Why? Well it’s obvious isn’t it! But it’s just as important to test that you can recover that data, and all of it, when you need to. Depending upon your backup processes, you may need to add things like new network / storage locations into your backup routines. It’s easily overlooked. If nobody is regularly testing your backups then nobody can be certain that you can recover your data. Equally, if you are allowing people to store important or sensitive data on mobile devices then it’s a good idea to back them up, but perhaps more importantly it’s worth encrypting that data. That’s unless you don’t need that data, or if you don’t mind discovered that your data is now in the public domain (and / or with a competitor). One more thing to bear in mind – if your servers and systems are located “on site”, does anyone ever check for those flashing red lights on the front and check out what they mean! In most modern servers, depending upon how they are set up, you can experience a single disk failure, often indicated by a flashing red or orange light, with minimal impact. However, if another disk fails then you probably have a serious problem and the first you’ll know about it is that people can’t work.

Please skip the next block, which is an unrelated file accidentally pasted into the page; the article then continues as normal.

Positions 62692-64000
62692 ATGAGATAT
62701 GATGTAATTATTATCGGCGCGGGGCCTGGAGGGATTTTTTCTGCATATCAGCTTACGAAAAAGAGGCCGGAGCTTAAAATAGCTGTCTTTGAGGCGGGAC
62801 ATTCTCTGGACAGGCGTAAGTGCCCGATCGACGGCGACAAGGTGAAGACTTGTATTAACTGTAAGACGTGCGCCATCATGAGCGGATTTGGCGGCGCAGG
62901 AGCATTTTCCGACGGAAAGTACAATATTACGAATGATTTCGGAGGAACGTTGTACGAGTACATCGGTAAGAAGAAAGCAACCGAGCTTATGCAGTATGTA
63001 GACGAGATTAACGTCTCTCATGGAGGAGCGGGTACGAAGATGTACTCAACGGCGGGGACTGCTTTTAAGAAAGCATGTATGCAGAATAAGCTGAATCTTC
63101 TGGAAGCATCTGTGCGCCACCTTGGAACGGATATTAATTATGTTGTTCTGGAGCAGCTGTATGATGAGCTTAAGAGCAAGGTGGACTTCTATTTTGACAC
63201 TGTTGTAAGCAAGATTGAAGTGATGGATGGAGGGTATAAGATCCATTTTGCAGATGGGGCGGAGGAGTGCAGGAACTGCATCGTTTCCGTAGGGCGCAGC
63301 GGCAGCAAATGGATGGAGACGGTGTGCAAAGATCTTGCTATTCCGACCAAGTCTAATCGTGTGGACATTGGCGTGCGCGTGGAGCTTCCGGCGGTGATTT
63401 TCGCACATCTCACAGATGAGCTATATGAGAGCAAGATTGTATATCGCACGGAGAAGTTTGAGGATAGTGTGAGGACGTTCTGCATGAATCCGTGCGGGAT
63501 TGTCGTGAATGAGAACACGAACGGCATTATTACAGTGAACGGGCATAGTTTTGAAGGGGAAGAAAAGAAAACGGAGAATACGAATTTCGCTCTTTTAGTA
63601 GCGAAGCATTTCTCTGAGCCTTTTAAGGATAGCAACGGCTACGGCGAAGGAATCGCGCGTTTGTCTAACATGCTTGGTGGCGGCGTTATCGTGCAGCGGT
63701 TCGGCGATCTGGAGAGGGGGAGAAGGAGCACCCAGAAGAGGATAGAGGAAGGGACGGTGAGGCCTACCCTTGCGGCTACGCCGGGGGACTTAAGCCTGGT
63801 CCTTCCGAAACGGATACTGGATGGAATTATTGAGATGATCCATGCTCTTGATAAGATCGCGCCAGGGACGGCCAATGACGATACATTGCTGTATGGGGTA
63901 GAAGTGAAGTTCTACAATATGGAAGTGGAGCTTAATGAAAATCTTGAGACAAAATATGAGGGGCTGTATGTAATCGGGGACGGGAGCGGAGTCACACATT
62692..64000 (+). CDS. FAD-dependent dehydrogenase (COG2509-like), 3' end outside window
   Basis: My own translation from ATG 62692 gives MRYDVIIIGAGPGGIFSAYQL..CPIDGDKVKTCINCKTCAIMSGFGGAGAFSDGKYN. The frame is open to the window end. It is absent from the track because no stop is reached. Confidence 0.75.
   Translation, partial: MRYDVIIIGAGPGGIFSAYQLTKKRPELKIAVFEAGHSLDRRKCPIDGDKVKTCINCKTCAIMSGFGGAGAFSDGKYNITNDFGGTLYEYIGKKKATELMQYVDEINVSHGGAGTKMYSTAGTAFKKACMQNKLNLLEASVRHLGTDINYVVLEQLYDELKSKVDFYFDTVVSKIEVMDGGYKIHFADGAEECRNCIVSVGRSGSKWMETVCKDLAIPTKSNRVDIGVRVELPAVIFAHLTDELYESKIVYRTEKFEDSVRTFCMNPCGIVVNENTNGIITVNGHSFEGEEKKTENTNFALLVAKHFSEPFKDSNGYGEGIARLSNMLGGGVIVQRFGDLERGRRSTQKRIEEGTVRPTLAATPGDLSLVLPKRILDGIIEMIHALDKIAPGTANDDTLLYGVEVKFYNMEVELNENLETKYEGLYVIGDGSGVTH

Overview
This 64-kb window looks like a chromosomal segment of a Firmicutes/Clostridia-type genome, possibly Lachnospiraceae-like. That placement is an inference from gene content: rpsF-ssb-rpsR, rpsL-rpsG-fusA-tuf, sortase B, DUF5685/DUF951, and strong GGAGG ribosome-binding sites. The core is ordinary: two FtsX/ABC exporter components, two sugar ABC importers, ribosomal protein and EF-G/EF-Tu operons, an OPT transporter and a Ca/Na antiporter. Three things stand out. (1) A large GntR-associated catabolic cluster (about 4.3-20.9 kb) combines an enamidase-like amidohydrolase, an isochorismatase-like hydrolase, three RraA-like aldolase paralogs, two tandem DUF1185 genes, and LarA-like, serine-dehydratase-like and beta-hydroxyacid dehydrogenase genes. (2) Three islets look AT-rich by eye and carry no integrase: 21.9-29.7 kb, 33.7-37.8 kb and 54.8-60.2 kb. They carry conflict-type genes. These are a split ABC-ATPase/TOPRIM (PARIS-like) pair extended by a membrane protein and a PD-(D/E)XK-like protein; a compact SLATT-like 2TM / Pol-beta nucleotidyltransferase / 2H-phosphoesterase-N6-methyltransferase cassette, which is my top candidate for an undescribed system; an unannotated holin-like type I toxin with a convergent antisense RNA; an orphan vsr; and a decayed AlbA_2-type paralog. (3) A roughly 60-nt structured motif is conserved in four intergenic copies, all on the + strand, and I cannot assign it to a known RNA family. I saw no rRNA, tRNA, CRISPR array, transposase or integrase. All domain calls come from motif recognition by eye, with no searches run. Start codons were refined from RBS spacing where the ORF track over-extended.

4)      Train you workforce on the dangers of malware threats / social engineering.